I worked out formulas for the tension in the ropes and acceleration of the masses for the situation presented below. I was then given specific numbers such that $m_{1}+m_2=m_3$. After plugging these numbers into the formulas, I found, contrary to my intuition, that $m_3$ still experiences acceleration. I already worked out and confirmed the formulas/math. Can someone please explain the intuition behind the result using Netwon's laws? Are there perhaps limiting cases that may make the situation clearer? Also, how should I make sense of this formula?

Also $T_A=\frac {4g}{4/m_3+1/m_1+1/m_2} $

## Best Answer

In the case where $m_1=m_2=\frac{m_3}{2}$. If you work out the equations, you should find that $m_3$, in fact, does not accelerate. This is because the two masses remain stationary relative to each other, so the entire gravitational force is not "used" by $m_1$ or $m_2$, and instead "transmitted" to the tension of the string connecting $m_1$ and $m_2$, balancing out the weight of $m_3$.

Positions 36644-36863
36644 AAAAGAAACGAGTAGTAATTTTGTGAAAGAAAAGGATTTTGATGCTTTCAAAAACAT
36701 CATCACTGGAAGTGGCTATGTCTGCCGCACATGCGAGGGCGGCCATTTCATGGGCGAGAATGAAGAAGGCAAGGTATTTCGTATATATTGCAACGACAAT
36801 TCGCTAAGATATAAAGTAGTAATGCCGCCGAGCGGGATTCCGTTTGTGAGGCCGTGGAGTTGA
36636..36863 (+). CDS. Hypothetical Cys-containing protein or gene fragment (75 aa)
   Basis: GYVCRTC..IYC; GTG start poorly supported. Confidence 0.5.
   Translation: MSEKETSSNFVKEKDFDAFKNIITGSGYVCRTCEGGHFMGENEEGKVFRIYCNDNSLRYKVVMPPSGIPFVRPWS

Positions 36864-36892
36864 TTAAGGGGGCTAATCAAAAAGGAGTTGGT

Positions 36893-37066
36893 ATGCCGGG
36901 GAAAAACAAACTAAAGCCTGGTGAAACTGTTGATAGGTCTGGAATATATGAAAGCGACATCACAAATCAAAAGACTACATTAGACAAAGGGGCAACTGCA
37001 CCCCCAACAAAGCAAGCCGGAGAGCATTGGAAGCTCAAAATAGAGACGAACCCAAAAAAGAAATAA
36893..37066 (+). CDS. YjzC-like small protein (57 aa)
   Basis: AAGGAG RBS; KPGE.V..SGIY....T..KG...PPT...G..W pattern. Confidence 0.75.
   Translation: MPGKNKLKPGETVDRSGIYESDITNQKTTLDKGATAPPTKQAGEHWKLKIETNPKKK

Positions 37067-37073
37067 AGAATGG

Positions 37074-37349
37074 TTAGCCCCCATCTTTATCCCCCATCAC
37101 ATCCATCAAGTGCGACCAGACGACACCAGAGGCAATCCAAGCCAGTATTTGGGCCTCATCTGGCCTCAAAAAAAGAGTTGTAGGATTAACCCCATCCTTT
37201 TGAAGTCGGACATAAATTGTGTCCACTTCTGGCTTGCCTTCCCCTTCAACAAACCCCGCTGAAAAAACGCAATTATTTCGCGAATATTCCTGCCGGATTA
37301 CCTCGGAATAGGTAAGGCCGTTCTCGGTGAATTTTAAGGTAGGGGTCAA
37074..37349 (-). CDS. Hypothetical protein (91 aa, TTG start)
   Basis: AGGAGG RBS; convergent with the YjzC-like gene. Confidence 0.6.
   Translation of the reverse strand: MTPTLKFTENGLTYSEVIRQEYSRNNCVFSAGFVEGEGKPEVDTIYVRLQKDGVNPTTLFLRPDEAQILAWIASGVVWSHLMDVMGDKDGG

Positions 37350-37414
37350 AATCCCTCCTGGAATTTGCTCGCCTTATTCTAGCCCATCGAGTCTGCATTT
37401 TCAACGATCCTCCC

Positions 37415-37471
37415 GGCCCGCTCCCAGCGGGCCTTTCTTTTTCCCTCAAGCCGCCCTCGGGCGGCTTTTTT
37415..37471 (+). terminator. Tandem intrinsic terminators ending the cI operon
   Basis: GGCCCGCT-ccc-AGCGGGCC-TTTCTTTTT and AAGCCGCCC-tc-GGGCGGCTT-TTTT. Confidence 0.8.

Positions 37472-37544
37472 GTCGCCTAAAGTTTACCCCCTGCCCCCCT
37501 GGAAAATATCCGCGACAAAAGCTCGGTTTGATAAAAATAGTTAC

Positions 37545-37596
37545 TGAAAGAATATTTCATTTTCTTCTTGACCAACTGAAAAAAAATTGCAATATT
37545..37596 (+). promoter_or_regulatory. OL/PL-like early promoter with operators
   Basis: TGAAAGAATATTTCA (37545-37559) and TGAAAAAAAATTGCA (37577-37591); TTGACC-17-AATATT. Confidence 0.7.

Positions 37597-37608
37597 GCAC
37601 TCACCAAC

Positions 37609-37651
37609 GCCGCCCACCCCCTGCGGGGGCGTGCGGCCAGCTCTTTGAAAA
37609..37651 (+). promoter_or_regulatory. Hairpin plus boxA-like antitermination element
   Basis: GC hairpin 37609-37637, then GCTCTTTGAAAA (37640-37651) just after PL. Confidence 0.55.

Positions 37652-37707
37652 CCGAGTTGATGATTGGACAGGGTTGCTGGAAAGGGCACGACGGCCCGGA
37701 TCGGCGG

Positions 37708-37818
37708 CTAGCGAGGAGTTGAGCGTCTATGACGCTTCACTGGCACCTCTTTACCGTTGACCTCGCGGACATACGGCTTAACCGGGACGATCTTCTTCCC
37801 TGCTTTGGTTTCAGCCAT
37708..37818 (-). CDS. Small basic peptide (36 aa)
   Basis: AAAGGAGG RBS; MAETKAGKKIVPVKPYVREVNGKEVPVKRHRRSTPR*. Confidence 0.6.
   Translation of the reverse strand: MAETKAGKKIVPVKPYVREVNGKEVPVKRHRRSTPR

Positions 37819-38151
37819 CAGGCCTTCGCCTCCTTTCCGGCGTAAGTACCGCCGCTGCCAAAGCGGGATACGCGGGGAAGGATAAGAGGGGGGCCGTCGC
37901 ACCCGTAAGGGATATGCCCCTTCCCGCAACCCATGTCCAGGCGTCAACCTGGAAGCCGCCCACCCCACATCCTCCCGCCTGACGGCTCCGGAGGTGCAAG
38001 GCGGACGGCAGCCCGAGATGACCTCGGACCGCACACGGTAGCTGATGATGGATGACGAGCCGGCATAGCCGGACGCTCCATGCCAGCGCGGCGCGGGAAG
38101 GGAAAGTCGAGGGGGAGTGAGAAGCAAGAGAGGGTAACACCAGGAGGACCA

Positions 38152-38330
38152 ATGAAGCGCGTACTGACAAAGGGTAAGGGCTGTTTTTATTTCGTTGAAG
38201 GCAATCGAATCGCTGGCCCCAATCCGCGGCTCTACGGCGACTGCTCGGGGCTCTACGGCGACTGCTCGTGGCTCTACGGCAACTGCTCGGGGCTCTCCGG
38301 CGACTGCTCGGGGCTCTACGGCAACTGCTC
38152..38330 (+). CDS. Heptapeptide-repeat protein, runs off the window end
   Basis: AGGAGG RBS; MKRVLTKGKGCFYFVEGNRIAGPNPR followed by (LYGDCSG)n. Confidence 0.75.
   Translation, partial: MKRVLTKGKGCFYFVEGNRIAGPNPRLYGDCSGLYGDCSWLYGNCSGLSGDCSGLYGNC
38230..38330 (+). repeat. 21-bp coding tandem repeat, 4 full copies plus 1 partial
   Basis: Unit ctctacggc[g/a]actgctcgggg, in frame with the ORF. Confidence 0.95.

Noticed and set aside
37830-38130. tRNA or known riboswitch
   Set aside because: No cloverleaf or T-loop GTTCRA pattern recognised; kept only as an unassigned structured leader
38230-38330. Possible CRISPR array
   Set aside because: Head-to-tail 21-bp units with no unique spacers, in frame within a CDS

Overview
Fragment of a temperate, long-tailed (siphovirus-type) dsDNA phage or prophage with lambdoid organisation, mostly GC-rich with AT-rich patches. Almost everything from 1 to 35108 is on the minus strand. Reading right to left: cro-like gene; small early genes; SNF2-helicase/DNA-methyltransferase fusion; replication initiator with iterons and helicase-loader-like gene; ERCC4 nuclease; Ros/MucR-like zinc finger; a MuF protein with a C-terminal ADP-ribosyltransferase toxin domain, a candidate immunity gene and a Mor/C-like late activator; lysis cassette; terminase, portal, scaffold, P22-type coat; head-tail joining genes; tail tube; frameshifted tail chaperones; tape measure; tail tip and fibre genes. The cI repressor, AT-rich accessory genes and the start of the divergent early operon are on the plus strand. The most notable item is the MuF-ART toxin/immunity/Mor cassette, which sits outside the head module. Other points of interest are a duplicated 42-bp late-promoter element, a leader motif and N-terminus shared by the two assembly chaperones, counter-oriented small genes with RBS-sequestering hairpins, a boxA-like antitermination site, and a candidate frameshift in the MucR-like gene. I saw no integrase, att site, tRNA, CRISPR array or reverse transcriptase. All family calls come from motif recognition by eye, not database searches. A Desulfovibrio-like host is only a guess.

Now, you can consider the case where $m_1\gg m_2$. In this case, the string connecting $m_1$ and $m_2$ will obviously "slip", and it would be as if $m_1$ is free falling without anything "holding it back". In this case, the gravitational force will be fully "used" by $m_1$, and none of it will be transmitted to the string connecting $m_1$ and $m_2$. Therefore, $m_3$ will experience near free-fall, since there is no tension to balance it.